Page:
You have to carefully read the following to understand the work procedure. This is an illustrative example to guide you and to make you understand the implication of Creep solved by Shingling process .

1. Total pages of book to be printed: Say 90

2. Kind of binding : Saddle stitched at book spine.

3. Thickness of paper : Say 0.0020 in

4. Then the thickness of book will be : 90 pages x 0.002 = 0.09 inch*

5. Margin for each page at both the edges : ¼ inc

6. This thus makes the page margin between two pages to : ½ inch . When the sheet is folded to half, each page will have ¼ inch margin after stitching.

7. {*When the 90 pages book is folded into half it will effectively have only 45 sheets or pages ( 2 pages in each sheet, being front and back side print)}

8. Width of book : 8.5 inch

Since it is saddle stitch book, when the 90 pages book is folded to half, the inner sheets will remain projected like roof layer due to the thickness of the book. In such a case when the book is finally trimmed to 8.5 inches, the inner pages will not have ¼ margin in the front edges and also, the overall width of the inner page will be less than 8.5 inches (See illustration -2 to understand the reason).

Therefore in order to overcome this problem the page layouts will have to be suitably modified for each page to ensure that entire pages will be 8.5 inch in width with ¼ inch margin in both front and back edges. How will it be rectified in the composed matter ? Let it be Letterpress printing using composed type fonts or for Offset Photo composed matter on negative. In both the cases the principle is same.

9. Normally the thickness of paper up to 5 pages will not alter the back or front margins considerably. Therefore every 6th page margin should be suitably adjusted to get uniform margin for all the pages.

10. So in this illustrative case the inner margin between two pages of every 5 th sheet is to be increased i.e ¼ inch + 0.002 inch {Total thickness of book 0.09÷45 sheets=0.002 inch per sheet for fold area}.

11. Based on above see how the adjustment of margin between two pages commencing from the center page is made.

- Back edge margin for Center Pages 41 to 45 and 46 to 50 = ¼ (0.25) + ¼ = ½ inch i.e 0.500 inch margin between two pages

- Back edge margin for Pages from 36 to 40 and 51 to 55 = ½ (0.5)+ 0.002 + 0.002 (for adjusting each side margin) = 0.504 inch between two pages.

- Back edge margin for Pages from 31 to 35 and 56 to 60 = 0.504 + 0.004 = 0.508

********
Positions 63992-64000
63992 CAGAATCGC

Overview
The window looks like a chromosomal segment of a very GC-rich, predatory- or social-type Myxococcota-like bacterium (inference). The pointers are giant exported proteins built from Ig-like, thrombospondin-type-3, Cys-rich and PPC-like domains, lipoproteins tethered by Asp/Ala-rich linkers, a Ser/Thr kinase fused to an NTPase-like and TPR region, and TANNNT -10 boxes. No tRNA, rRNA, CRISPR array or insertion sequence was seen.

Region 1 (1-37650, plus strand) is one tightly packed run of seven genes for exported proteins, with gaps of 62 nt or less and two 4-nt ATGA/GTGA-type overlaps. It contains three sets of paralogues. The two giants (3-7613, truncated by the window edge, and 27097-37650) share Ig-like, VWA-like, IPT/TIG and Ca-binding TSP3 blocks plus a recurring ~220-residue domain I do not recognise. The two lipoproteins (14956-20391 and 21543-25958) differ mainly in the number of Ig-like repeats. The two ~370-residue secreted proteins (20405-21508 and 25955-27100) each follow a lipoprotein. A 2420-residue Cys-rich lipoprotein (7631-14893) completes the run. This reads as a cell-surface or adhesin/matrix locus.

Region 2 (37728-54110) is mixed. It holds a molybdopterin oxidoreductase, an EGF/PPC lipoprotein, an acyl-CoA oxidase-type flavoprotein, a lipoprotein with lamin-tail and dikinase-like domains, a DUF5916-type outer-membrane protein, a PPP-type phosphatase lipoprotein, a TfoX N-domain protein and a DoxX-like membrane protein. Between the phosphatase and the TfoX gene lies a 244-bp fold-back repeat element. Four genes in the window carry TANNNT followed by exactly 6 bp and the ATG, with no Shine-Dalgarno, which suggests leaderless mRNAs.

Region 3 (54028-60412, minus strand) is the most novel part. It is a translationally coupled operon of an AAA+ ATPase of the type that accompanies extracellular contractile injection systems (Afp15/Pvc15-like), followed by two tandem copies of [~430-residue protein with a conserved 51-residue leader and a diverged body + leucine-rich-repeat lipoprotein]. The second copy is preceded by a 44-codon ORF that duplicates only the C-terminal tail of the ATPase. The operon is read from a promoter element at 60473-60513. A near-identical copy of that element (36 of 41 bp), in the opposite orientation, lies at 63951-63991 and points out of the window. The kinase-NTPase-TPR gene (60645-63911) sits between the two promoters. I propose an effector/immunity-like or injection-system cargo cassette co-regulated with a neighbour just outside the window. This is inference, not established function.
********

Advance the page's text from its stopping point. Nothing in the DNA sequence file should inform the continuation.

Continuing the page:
- Back edge margin for Pages from 26 to 30 and 61 to 65 = 0.508 + 0.004 = 0.512

- Back edge margin for Pages 21 to 25 and 66 to 70 = 0.512 + 0.004 = 0.516

- Back edge margin for Pages from 16 to 20 and 71 to 75 = 0.516 + 0.004 = 0.520

- Back edge margin for Pages from 11 to 15 and 76 to 80 = 0.520 + 0.004 = 0.524

- Back edge margin for Pages from 6 to 10 and 81 to 85 = 0.524 + 0.004 = 0.528

- Back edge margin for Pages from 01 to 05 and 86 to 90 = 0.528 + 0.004 = 0.532

One important point to be noted while cutting the sheets for printing on the machine is the following. Since the overall width of book will be 8.5 inches the size of cut sheets will be 8.5 +8.5 + 0.032 ( 0.532- 0.500 inch = 0.032 inch) i.e 17.032 inch or say 17.5 inches ( 0.032 to compensate the back margin, plus remaining 0.468 inch margin for trimming ). When the entire sheets are printed and folded you can see the projection of inner pages by 0.500 inch which will get trimmed. When the book is saddle stitched and trimmed to 8.5 inch width, each page will have the margin of ¼ inch in front and back edges with 8.00 inch text matter occupying the pages.

Okay the Shingling Process for book making is understood. What about the sheets with multiple ups printed on heavy impression giving presses like Intaglio ? What sort of Shingling Process is adapted to compensate the paper stretch at the bottom? Again the same theory of progressive increase in margin is given between each rows, but the increase in margins between the centre portion to the edges will be hairline compared to top edge margins. See the illustration to understand the increase in margins.